‘It is possible to introduce some of these checks and balances in the functioning of our intelligence community without damaging their operational secrecy. There is reluctance from the political class because it sees the agencies as instruments for partisan exploitation and not for defending national interests,’ Raman wrote in 2010. Another government committee formed in the aftermath of the Kargil War in 1999 pointed to the lack of oversight, monitoring and performance reviews in India’s intelligence agencies. ‘These are all standard features elsewhere in the world. In the absence of such procedures, the Government and the nation do not know whether they are getting value for money,’ the committee said in its report.

The Covid-19 state of exception

Congress politician and Member of Parliament Manish Tewari tried the legislative route in 2011. He floated a private member’s Bill called ’The Intelligence Services (Powers and Regulation) Bill, 2011’ which proposed the institution of a National Intelligence and Security Oversight Committee, which would include Leaders of Opposition. The Bill could not come up for discussion and lapsed the following year.

Elsewhere in the world, questionable mass surveillance practices have impacted international business. When Austrian privacy activist Maximillian Schrems first sued Facebook in 2013, the point of contention was the use of Facebook’s user data by US surveillance agencies as revealed by NSA whistleblower Edward Snowden. Schrems argued it violated his right to privacy as an EU citizen. As a result, the EU-US transatlantic commercial data transfer arrangement, International Safe Harbor Privacy Principles (Safe Harbour) came into question. Two years later, in 2015, the European Court of Justice declared it invalid. The EU and the US were forced to adopt another set of principles to govern transatlantic data flows. Called the Privacy Shield, it came into force in 2016. Just like its predecessor, it is also under the legal scanner for possible privacy violations.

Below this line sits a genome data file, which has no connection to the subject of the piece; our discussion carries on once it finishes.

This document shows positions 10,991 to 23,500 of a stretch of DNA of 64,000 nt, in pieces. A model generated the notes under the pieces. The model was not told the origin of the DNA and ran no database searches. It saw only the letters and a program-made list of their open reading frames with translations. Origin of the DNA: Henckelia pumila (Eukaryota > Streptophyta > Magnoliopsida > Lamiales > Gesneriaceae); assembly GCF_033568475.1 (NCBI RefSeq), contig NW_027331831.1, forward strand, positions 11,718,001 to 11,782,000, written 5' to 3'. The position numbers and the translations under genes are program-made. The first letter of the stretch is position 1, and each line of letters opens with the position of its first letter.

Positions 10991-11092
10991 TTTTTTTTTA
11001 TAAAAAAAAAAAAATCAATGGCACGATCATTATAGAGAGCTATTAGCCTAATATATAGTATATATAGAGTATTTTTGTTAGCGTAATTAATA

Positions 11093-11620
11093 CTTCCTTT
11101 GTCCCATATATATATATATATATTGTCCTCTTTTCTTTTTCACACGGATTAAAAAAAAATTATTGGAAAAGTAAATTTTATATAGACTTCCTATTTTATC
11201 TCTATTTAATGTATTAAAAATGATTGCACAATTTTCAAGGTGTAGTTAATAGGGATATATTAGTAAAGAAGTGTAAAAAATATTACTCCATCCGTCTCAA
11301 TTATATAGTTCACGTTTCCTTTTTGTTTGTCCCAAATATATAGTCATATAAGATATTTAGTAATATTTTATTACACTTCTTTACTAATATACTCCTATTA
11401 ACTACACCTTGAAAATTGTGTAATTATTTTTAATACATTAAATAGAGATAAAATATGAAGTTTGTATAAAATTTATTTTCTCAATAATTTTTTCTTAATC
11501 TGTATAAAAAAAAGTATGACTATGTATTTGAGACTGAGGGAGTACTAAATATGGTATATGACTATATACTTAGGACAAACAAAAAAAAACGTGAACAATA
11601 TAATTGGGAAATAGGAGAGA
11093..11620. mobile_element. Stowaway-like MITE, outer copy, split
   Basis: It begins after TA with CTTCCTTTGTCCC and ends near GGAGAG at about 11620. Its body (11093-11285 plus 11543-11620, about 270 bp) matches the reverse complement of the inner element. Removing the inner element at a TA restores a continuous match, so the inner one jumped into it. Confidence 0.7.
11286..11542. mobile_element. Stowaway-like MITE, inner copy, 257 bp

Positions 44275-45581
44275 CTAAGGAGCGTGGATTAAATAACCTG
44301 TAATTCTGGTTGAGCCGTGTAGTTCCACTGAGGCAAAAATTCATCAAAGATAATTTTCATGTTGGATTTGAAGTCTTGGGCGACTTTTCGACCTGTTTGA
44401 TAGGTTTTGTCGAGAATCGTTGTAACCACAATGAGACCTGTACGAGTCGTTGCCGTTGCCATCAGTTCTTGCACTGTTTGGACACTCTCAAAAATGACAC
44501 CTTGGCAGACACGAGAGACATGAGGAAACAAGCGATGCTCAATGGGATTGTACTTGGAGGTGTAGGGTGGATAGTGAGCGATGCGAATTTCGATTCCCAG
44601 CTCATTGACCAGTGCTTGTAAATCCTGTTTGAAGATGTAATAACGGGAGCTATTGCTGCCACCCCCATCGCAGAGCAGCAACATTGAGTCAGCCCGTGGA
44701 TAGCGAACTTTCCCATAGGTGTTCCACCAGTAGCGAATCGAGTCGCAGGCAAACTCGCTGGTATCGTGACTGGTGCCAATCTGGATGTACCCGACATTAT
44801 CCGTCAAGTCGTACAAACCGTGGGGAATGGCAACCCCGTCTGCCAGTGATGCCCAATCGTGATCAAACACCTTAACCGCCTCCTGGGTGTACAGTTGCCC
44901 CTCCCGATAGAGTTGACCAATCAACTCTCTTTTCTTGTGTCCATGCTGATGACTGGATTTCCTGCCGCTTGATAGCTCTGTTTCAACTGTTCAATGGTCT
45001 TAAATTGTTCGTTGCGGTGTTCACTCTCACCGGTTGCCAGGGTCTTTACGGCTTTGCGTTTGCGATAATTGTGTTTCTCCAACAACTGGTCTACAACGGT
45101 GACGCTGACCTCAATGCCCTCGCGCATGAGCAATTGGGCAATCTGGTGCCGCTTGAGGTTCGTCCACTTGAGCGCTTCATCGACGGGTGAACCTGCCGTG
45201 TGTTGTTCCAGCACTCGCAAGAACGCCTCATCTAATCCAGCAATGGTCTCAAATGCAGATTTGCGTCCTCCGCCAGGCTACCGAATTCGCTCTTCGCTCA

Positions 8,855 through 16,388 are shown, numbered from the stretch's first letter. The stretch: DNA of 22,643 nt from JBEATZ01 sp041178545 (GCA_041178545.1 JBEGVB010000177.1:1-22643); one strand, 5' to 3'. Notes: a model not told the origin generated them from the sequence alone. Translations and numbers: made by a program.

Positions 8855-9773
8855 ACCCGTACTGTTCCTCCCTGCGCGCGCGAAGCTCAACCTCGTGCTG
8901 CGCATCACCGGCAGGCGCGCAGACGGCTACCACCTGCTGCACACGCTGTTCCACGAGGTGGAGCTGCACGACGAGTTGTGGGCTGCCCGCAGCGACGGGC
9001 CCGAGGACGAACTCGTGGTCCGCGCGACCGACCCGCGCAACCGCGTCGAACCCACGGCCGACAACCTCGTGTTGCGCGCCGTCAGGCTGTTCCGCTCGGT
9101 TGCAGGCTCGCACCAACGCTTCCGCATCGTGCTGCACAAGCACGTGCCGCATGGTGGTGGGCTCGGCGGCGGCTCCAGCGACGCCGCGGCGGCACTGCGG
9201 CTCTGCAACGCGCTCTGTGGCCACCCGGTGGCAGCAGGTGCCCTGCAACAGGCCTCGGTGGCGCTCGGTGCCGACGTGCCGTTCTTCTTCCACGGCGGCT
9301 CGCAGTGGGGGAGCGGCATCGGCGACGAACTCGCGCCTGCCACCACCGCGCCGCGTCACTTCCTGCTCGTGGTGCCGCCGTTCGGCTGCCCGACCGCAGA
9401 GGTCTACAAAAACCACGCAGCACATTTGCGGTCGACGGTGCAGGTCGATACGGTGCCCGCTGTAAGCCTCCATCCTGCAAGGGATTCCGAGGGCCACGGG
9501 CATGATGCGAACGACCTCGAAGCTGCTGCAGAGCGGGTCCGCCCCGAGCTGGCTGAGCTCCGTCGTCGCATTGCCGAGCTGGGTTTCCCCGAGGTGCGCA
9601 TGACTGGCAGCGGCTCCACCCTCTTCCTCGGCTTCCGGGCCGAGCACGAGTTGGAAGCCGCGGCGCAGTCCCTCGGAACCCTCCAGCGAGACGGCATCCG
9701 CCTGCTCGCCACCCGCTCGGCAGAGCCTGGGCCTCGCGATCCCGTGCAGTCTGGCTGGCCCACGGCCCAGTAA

Coupled with that is the fact that the Indian political climate of the last few years has seen student bodies, activists and media alike facing the force of the state.

The instances of exploitative, extensive and illegal mass surveillance as exposed by Snowden in the summer of 2013 involved not just India, but also developed democracies of the Global North. What is remarkable here is that the latter already had varying sorts of oversight mechanisms in place. But even these could not prevent the violation of fundamental rights. One can then only imagine the impudence and brazenness of such operations where these mechanisms do not exist. In the US, the Snowden revelations sparked a debate on the oppressive confidentiality requirements of the Foreign Intelligence Surveillance Court (FISC) and led to a drop in the use of the US Patriot Act. In Germany, it prompted a review of intelligence oversight. This was possible as there was room to demand accountability. 

Today, without judicial or parliamentary oversight on surveillance agencies, India has already begun to widely deploy facial recognition technology. A citizen’s registry, which sparked nationwide protests for being discriminatory towards minorities earlier this year, is in the works. Both international and domestic Internet and tech companies are creating more possibilities of making the people transparent and those in power opaque.

In her much celebrated book The Age of Surveillance Capitalism, Shoshana Zuboff points out how the ‘declaration of a state of exception functions in politics as a cover for the suspension of the rule of law and the introduction of new executive powers justified by crisis.’ The current Covid-19 crisis has without a doubt created the state of exception that Zuboff talks about. Coupled with that is the fact that the Indian political climate of the last few years has seen student bodies, activists and media alike facing the force of the state. This makes it more important than ever to institute accountability measures on surveillance agencies. It shouldn’t take a global pandemic to do so.

The views expressed above are the author’s own and do not reflect those of her employer.